NetInfo cells contain the fields Other OR's address [variable] and This OR's addresses [variable]. I was wondering what their usage is. In addition, its documented that the size is variable, but there's no length field that will allow to know the exact size of these fields. So how exactly their size is determined?
3. Cell Packet format ... The 'Command' field of a fixed-length cell holds one of the following values: ... 8 -- NETINFO (Time and address info) (See Sec 4.5) ... VERSIONS and NETINFO cells are used to set up connections in link protocols v2 and higher; in link protocol v3 and higher, CERTS, AUTH_CHALLENGE, and AUTHENTICATE may also be used. See section 4 below. 4. Negotiating and initializing connections ... When the renegotiation handshake is used, both parties immediately send a VERSIONS cell (4.1 below), and after negotiating a link protocol version (which will be 2), each send a NETINFO cell (4.5 below) to confirm their addresses and timestamps. No other intervening cell types are allowed. When the in-protocol handshake is used, the initiator sends a VERSIONS cell to indicate that it will not be renegotiating. The responder sends a VERSIONS cell, a CERTS cell (4.2 below) to give the initiator the certificates it needs to learn the responder's identity, an AUTH_CHALLENGE cell (4.3) that the initiator must include as part of its answer if it chooses to authenticate, and a NETINFO cell (4.5). As soon as it gets the CERTS cell, the initiator knows whether the responder is correctly authenticated. At this point the initiator behaves differently depending on whether it wants to authenticate or not. If it does not want to authenticate, it MUST send a NETINFO cell. If it does want to authenticate, it MUST send a CERTS cell, an AUTHENTICATE cell (4.4), and a NETINFO. When this handshake is in use, the first cell must be VERSIONS, VPADDING, or AUTHORIZE, and no other cell type is allowed to intervene besides those specified, except for VPADDING cells. 4.5. NETINFO cells If version 2 or higher is negotiated, each party sends the other a NETINFO cell. The cell's payload is: Timestamp [4 bytes] Other OR's address [variable] Number of addresses [1 byte] This OR's addresses [variable] The address format is a type/length/value sequence as given in section 6.4 below, without the final TTL. The timestamp is a big-endian unsigned integer number of seconds since the Unix epoch. Implementations MAY use the timestamp value to help decide if their clocks are skewed. Initiators MAY use "other OR's address" to help learn which address their connections may be originating from, if they do not know it; and to learn whether the peer will treat the current connection as canonical. Implementations SHOULD NOT trust these values unconditionally, especially when they come from non-authorities, since the other party can lie about the time or IP addresses it sees. Initiators SHOULD use "this OR's address" to make sure that they have connected to another OR at its canonical address. (See 5.3.1 below.) ... 6.4. Remote hostname lookup ... Type (1 octet) Length (1 octet) Value (variable-width) TTL (4 octets) "Length" is the length of the Value field. "Type" is one of: 0x00 -- Hostname 0x04 -- IPv4 address 0x06 -- IPv6 address 0xF0 -- Error, transient 0xF1 -- Error, nontransient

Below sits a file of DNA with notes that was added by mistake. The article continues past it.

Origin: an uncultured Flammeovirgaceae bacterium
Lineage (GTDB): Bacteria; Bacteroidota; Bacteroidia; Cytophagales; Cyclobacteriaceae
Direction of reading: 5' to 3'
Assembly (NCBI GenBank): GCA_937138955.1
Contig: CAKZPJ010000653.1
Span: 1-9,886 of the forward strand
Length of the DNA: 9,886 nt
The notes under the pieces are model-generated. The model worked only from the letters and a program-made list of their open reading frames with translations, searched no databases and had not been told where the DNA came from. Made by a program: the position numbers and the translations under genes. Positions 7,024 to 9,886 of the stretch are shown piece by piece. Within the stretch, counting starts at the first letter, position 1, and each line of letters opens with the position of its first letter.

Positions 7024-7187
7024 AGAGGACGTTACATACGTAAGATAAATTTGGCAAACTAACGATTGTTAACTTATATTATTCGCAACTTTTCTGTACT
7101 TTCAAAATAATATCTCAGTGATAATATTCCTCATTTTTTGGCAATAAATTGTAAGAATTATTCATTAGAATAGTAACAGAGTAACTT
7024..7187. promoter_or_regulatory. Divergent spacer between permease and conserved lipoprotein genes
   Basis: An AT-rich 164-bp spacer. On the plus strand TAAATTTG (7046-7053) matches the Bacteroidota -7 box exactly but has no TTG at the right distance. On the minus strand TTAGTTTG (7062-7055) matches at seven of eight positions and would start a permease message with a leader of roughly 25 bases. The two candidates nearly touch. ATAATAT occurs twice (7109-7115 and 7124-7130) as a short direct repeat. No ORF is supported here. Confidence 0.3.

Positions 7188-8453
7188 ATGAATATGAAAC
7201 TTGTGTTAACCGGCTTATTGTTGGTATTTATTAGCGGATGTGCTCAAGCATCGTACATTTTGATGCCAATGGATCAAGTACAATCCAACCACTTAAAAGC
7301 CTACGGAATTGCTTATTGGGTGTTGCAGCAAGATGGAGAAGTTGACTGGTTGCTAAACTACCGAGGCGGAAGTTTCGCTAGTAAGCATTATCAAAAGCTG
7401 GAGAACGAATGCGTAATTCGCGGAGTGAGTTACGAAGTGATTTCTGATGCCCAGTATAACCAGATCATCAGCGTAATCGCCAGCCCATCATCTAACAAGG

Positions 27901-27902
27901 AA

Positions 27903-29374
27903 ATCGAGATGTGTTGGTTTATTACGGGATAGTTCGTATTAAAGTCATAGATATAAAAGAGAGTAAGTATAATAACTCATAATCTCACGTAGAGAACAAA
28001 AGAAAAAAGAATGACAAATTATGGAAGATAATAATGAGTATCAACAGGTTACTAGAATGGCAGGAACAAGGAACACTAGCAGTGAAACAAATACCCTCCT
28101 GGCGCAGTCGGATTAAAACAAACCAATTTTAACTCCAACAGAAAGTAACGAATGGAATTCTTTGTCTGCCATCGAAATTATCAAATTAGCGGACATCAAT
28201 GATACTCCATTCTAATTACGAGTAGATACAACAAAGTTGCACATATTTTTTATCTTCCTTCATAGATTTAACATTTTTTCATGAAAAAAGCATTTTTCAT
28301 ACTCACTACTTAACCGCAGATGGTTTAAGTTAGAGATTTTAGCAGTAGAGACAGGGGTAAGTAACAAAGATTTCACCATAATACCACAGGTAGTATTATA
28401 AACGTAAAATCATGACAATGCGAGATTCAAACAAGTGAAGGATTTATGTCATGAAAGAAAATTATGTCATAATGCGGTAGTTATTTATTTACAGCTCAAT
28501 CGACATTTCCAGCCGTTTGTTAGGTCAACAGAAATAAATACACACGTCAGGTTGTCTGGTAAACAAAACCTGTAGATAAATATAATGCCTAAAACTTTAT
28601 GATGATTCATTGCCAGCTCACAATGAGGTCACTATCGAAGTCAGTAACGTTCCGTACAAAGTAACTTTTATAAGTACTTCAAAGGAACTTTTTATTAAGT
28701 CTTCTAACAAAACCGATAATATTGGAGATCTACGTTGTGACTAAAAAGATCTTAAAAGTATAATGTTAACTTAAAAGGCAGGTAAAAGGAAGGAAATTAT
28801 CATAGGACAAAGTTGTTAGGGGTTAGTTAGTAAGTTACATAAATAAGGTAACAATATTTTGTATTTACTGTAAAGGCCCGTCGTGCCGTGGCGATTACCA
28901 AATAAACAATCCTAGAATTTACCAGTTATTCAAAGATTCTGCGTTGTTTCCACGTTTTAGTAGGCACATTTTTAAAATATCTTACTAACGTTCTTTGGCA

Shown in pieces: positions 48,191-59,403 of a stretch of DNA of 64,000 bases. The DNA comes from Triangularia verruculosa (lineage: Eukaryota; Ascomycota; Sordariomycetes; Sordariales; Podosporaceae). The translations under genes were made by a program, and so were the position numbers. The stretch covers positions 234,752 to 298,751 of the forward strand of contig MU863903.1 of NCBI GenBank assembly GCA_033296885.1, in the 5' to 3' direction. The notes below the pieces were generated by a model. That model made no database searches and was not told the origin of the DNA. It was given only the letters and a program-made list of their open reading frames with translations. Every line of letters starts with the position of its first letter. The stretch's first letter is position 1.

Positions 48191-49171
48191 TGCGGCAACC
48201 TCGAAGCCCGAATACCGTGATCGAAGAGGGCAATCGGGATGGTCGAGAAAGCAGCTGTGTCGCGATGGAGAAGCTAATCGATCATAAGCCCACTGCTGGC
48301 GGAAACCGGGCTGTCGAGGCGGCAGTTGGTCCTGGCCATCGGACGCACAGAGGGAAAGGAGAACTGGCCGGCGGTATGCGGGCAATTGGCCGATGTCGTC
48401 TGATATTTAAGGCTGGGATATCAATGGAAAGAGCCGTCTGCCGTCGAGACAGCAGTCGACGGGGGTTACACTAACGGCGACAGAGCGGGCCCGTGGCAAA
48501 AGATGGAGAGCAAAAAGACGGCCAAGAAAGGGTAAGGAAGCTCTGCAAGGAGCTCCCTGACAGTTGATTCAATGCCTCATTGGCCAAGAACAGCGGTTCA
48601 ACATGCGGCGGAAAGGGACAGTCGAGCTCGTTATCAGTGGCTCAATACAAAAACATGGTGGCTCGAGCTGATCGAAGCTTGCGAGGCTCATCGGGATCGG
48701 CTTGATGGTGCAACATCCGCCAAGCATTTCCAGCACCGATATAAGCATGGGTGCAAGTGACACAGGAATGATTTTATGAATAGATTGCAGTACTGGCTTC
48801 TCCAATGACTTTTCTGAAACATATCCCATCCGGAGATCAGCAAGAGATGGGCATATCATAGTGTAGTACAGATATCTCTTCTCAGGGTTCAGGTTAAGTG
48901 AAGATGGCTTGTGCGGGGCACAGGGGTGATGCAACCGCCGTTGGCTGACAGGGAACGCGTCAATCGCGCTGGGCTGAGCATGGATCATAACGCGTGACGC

So the address value has a header of fixed length that includes the value length, a common pattern in network protocols (e.g. SOCKS).
All this information was found with ctrl+f -> NETINFO. I believe we've linked the specification to you multiple times in answers now, you might like to take the time to read it thoroughly.